The rear of the LPVR160 houses two antennae connections, two SCART sockets and connectivity options for component, composite and S-Video connectivity, as well as composite and digital audio. There's also a USB socket for connecting to a PC for file downloads and uploads and a serial port for updating the unit's firmware.
The LPVR160's remote intially seems a little on the busy side, but to its credit it's actually quite intelligently laid out, and it won't take most users too long at all to be able to use it instinctively. On the minus side, it's quite large and a bit on the garish side.
Setup of the LPVR160, as with any digital STB involves scanning for relevant channels in your program area. The unit's hard drive may be formatted from within the OSD, but our test unit came ready to go out of the box. One interesting note from the manual is that it's theoretically possible to upgrade the hard drive (with a note expressing that Hitachi hard drives may be best for this purpose) -- this could be an interesting hacking challenge for those who are thus inclined.
Recording on the LPVR160 has its upsides and its downsides. On the upside, each recording is marked with the digital channel information that the STB has at the time, meaning that it's easy to see what you've recorded when searching back through your archives. On the downside, despite having twin tuners, there's no real capability to record using both at the same time. It is possible to use the time shifting functionality to partially do this, but there are time limitations on recording this way, and it's a needlessly fiddly operation. Depending on how much of a hardcore TV junkie you are, that may or may not be a problem, of course.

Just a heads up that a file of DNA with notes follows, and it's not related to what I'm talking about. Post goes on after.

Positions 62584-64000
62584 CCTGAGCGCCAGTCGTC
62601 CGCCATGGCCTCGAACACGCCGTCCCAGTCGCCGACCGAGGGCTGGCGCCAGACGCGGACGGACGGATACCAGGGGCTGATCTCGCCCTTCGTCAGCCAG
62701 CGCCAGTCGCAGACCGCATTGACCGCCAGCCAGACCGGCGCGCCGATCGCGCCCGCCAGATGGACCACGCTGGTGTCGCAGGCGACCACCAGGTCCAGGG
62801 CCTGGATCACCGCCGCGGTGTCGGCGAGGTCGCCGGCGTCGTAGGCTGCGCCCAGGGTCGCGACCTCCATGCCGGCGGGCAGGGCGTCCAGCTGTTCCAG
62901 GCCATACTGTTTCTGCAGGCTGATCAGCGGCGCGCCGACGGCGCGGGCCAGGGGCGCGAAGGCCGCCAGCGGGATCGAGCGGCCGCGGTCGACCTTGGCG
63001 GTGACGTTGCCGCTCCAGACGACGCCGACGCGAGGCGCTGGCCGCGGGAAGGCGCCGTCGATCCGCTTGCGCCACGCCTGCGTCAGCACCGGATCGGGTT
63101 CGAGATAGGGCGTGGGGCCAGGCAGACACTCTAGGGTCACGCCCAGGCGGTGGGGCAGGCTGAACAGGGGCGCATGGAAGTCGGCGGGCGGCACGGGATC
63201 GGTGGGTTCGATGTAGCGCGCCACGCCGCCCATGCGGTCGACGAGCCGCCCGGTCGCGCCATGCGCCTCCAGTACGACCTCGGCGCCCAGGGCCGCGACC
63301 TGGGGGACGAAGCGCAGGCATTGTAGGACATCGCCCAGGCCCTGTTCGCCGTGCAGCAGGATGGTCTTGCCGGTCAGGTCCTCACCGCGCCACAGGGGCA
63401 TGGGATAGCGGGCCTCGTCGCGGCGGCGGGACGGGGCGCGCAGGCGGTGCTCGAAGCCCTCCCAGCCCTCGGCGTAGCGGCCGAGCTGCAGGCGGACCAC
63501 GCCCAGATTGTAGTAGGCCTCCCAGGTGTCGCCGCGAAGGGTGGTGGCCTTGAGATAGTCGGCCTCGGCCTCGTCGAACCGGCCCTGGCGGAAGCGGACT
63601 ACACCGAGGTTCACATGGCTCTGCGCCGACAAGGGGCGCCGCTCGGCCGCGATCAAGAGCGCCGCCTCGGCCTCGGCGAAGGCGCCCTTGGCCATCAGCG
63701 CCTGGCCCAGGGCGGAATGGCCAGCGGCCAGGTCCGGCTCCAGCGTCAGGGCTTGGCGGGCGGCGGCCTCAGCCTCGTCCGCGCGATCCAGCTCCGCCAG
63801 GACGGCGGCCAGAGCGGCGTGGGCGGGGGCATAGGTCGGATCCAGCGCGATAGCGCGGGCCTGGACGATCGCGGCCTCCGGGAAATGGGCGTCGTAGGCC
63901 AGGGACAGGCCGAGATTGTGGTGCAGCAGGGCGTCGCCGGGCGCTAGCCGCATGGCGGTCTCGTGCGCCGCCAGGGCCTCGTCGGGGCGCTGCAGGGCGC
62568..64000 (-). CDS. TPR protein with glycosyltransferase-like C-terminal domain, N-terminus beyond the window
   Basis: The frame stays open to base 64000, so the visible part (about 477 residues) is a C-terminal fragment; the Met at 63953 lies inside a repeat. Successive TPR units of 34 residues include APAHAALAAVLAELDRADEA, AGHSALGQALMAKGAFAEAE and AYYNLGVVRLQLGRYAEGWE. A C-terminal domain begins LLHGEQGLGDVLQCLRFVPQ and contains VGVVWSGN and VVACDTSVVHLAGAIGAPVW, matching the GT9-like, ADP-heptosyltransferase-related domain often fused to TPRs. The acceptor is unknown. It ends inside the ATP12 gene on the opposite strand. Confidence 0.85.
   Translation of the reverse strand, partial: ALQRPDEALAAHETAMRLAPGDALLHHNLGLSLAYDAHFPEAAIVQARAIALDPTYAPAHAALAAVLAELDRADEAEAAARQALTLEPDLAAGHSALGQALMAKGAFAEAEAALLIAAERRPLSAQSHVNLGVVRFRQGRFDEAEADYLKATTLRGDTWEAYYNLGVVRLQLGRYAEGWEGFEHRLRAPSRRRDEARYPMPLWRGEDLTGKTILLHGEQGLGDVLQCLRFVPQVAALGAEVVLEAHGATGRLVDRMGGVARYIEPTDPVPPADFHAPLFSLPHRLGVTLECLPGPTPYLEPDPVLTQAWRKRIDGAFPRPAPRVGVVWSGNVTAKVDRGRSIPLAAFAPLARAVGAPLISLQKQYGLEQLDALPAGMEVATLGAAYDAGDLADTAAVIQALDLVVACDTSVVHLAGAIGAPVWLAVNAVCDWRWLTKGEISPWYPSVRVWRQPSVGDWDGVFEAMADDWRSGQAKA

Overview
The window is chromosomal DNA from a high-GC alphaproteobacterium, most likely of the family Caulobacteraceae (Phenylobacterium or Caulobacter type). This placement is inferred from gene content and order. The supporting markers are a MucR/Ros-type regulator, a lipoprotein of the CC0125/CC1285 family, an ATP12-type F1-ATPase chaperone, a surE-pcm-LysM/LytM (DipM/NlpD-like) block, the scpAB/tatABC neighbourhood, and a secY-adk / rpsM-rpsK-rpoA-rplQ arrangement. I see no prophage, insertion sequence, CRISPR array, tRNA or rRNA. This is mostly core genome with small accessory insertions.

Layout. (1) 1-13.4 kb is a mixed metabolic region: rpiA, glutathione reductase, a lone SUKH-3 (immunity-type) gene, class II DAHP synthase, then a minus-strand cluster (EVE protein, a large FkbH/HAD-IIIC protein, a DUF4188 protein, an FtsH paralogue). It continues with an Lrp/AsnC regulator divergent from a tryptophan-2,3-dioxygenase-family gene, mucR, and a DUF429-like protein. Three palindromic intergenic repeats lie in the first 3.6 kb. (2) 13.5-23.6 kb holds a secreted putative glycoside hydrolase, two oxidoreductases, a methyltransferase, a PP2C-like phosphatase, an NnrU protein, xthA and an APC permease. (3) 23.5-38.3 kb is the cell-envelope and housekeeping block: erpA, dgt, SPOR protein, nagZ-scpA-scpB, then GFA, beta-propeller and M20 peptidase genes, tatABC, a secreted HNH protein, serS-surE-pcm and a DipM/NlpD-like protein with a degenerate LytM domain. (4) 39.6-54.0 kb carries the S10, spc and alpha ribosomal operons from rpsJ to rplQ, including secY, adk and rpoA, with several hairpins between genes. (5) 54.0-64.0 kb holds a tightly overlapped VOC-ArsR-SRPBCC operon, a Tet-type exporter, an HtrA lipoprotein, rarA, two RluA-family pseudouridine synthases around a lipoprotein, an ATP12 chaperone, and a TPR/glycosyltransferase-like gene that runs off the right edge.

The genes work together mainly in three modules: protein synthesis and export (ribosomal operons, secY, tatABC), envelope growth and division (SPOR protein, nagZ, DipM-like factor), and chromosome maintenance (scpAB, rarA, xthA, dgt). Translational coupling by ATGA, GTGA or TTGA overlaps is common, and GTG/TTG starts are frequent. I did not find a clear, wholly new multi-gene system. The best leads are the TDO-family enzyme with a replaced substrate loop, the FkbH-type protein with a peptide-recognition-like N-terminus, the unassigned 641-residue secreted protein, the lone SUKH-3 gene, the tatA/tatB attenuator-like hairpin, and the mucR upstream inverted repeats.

While it's possible to transfer files from the LPVR160, there are a few catches. Connection is via USB cable, but the USB port on the LPVR160 lies at the back of the unit, where it's not terribly accessible. Get past that minor point, and you'll have to install Legend's USB Downloading utility and hook it up to your PC. The utility is very barebones, and transfers are only at USB 1.1 speeds. As you can imagine, this leads to very long download times. It's also rather baffling as to why you can't perform firmware upgrades via USB; these must be done via the LPVR160's serial port. The same utility can be used to transfer pictures or MP3 files to the LPVR160, although only 3GB of space can be used for MP3 files.
The Legend LPVR160 typifies an entry-level PVR/STB combo device. It's not the prettiest on the market, and neither is it the most feature-rich -- but it's also not the most complicated or most expensive PVR/STB combo, either. If you're a beginner in either the digital STB or PVR spaces and want a reasonable device, the LPVR160 should suffice for your needs; those looking for a bigger, better and shinier device can do better elsewhere.